For other meanings of the ILO abbreviation, see ILO (disambiguation).
The International Labour Organization (ILO) is a specialized agency of the United Nations to deal with labour issues. Its headquarters are in Geneva, Switzerland.
Founded in 1919, it was formed through the negotiations of the Treaty of Versailles, and was initially an agency of the League of Nations. It became a UN body after the demise of the League and the formation of the UN at the end of World War II. Its current charter, the Declaration of Philadelphia , was adopted in 1944.
The organization seeks to strengthen worker rights, improve working and living conditions, create employment, and provide information and training opportunities. ILO programmes include the occupational safety and health hazard alert system and the labour standards and human rights programmes.
Historically, one of the functions the ILO has performed has been the establishment of international standards for workers' conditions, which have then become the basis for trade union and other activism in individual countries.
It is a relatively low-profile UN agency compared to some of those more active in crises like the World Health Organization.
The ILO hosts the International Labour Conference in Geneva every year in June. At the Conference conventions and recommendations are crafted and adopted by majority decision. The Conference also makes decisions on the ILO's general policy, work programme and budget.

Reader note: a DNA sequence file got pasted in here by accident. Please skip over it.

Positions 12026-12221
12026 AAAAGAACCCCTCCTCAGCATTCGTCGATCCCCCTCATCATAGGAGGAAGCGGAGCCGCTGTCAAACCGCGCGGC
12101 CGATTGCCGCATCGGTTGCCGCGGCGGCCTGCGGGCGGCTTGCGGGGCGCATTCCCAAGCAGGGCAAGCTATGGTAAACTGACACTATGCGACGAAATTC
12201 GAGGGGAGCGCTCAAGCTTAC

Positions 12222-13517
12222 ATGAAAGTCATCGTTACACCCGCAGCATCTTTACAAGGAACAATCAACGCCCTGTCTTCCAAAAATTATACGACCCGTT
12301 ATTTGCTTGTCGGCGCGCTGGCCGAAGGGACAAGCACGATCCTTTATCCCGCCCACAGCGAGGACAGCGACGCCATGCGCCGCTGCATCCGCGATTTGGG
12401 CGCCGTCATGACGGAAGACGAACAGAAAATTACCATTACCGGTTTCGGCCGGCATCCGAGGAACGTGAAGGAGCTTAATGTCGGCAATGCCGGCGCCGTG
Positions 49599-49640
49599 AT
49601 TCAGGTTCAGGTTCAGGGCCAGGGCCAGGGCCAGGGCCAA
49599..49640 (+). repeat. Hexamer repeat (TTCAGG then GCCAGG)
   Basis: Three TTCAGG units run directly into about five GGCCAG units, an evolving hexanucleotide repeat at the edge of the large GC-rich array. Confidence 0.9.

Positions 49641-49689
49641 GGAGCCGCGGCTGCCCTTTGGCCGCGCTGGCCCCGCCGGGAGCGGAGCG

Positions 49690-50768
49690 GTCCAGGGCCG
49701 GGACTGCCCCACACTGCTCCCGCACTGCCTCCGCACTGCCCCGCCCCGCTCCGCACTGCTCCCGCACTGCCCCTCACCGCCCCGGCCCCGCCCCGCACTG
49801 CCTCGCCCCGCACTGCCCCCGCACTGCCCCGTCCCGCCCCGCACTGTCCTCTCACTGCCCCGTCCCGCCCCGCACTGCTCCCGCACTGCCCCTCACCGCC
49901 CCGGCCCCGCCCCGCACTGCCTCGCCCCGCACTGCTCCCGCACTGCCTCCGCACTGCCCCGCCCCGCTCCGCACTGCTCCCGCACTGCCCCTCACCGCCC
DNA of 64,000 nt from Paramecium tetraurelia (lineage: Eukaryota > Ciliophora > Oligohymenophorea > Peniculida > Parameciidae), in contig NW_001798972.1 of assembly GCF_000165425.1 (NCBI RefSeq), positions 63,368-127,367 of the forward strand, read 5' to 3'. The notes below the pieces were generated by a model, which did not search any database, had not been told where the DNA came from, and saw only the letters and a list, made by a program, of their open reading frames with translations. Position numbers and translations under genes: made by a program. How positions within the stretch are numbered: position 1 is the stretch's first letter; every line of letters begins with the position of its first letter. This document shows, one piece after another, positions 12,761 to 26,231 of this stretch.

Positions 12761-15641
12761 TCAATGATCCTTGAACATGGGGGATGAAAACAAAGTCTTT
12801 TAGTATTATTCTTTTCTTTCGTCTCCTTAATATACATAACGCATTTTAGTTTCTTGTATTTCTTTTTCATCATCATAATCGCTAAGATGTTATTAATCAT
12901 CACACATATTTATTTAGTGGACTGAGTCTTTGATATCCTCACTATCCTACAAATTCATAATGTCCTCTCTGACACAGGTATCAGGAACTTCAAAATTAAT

Each member state is represented at the International Labour Conference by four delegates: two government delegates, an employer delegate and a worker delegate. All delegates have individual voting rights, and all votes are equal, regardless of the population of the delegate's member state. The employer and worker delegates are normally chosen in agreement with the most representative national organizations of employers and workers. Usually, the worker delegates coordinate their voting, as does the employer delegates.
The decision-making process of the ILO means that conventions need government support to be adopted. Despite this, not all governments voting for a convention end up ratifying it. For instance, after ten years, the Part-Time Work Convention adopted in 1994 had been ratified by only ten countries. On the other hand, a group of eight conventions, defined by the ILO as "fundamental", have enjoyed far wider recognition. These have all been ratified by a majority of the member states, and are known as the international labour standards .
With the ratification of a convention comes a legal obligation to apply its provisions. Governments are required to submit reports detailing their compliance with the obligations of the resolutions they have ratified. Every year, the International Labour Conference's Committee on the Application of Standards examine a number of suspected breaches of ILO labour standards. Cases can cover all areas of policy and practice, e.g. freedom of association, discrimination, child labour and maternity protection. In recent years, one of the member states that has received the most attention is Myanmar. The country has repeatedly been criticized for its failure to guarantee fundamental worker's rights. The ILO's repeated expression of "grave concern" in this case also illustrates the organization's lack of sanction possibilities.
The ILO maintains an International Training Centre in Turin, Italy.
The organization received the Nobel Peace Prize in 1969.
Last updated: 09-03-2005 18:37:12